N-terminal acetylation promotes synaptonemal complex assembly in C. elegans.

Journal Article (Journal Article)

N-terminal acetylation of the first two amino acids on proteins is a prevalent cotranslational modification. Despite its abundance, the biological processes associated with this modification are not well understood. Here, we mapped the pattern of protein N-terminal acetylation in Caenorhabditis elegans, uncovering a conserved set of rules for this protein modification and identifying substrates for the N-terminal acetyltransferase B (NatB) complex. We observed an enrichment for global protein N-terminal acetylation and also specifically for NatB substrates in the nucleus, supporting the importance of this modification for regulating biological functions within this cellular compartment. Peptide profiling analysis provides evidence of cross-talk between N-terminal acetylation and internal modifications in a NAT substrate-specific manner. In vivo studies indicate that N-terminal acetylation is critical for meiosis, as it regulates the assembly of the synaptonemal complex (SC), a proteinaceous structure ubiquitously present during meiosis from yeast to humans. Specifically, N-terminal acetylation of NatB substrate SYP-1, an SC structural component, is critical for SC assembly. These findings provide novel insights into the biological functions of N-terminal acetylation and its essential role during meiosis.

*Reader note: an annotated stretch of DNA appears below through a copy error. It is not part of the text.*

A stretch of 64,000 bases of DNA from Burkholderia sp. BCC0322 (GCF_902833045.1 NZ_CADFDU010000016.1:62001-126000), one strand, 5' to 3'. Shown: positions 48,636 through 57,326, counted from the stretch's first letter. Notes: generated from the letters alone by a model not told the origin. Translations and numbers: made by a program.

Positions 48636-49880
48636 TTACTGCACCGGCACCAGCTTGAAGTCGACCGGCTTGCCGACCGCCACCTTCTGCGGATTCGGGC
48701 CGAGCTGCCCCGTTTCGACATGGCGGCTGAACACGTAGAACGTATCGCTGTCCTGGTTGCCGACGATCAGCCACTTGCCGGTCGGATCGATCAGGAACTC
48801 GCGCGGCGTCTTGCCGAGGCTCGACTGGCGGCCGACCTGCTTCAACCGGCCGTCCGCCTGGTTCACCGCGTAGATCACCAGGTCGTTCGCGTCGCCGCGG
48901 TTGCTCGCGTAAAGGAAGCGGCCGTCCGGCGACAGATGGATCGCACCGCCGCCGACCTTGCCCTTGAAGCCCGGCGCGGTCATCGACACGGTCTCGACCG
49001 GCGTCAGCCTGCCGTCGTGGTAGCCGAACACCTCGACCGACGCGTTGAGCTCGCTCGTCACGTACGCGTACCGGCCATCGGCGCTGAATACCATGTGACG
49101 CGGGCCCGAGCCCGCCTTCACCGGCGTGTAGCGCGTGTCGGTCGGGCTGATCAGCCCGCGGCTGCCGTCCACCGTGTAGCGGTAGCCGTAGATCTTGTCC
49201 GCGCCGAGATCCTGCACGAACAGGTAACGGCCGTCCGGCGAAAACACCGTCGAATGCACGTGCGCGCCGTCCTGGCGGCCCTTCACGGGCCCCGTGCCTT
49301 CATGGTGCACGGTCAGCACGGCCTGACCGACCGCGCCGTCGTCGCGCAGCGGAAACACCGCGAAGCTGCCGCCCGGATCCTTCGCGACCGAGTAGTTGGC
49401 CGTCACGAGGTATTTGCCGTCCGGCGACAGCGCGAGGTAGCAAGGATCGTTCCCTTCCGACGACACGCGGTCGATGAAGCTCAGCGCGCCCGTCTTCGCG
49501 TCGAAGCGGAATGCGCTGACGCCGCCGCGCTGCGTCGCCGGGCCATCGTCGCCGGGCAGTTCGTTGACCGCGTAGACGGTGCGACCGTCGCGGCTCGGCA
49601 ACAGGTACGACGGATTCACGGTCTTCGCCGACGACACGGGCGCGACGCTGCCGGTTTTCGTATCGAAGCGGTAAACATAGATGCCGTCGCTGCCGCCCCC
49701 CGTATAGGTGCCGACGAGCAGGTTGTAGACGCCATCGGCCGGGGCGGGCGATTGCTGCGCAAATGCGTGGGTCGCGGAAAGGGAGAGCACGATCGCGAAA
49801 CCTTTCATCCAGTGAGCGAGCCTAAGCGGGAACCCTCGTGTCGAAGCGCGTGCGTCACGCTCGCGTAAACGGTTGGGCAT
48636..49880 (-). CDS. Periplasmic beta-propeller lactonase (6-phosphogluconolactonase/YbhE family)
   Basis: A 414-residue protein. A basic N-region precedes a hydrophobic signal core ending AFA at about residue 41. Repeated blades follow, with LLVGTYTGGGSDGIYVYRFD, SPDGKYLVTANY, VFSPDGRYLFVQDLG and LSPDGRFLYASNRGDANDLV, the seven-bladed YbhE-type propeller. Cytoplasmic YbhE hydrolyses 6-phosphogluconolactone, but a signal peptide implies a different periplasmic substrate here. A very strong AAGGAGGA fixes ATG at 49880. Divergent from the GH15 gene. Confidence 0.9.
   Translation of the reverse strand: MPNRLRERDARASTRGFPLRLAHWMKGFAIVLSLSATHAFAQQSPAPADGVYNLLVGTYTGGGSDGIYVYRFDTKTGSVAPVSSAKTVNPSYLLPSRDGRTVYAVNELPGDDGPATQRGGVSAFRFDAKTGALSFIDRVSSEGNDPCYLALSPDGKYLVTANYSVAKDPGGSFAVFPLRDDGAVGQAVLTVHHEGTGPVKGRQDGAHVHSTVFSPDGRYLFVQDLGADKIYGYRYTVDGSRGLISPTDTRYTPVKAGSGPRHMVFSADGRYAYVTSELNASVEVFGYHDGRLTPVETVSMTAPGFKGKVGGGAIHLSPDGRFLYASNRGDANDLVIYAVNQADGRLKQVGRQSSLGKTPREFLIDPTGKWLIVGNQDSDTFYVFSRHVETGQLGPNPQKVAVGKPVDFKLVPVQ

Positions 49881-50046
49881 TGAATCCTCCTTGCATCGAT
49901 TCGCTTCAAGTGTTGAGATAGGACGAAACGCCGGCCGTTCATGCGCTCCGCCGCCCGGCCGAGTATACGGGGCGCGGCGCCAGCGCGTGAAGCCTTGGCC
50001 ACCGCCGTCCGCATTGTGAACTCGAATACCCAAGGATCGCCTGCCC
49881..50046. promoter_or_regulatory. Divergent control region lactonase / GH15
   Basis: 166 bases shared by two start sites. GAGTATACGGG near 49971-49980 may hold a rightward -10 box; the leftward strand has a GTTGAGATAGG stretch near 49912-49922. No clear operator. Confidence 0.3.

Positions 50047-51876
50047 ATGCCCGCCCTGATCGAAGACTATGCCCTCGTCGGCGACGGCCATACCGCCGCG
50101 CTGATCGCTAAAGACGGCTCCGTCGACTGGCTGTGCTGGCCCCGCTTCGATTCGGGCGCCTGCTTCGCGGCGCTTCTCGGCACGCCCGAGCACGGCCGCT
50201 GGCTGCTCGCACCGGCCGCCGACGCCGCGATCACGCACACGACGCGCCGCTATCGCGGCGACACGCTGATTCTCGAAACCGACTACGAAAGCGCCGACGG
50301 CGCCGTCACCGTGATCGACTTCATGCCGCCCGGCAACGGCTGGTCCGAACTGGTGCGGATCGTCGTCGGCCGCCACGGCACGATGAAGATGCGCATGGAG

Full Text

Duke Authors

Cited Authors

  • Gao, J; Barroso, C; Zhang, P; Kim, H-M; Li, S; Labrador, L; Lightfoot, J; Gerashchenko, MV; Labunskyy, VM; Dong, M-Q; Martinez-Perez, E; Colaiácovo, MP

Published Date

  • November 14, 2016

Published In

Volume / Issue

  • 30 / 21

Start / End Page

  • 2404 - 2416

PubMed ID

  • 27881602

Pubmed Central ID

  • PMC5131780

Electronic International Standard Serial Number (EISSN)

  • 1549-5477

International Standard Serial Number (ISSN)

  • 0890-9369

Digital Object Identifier (DOI)

  • 10.1101/gad.277350.116


  • eng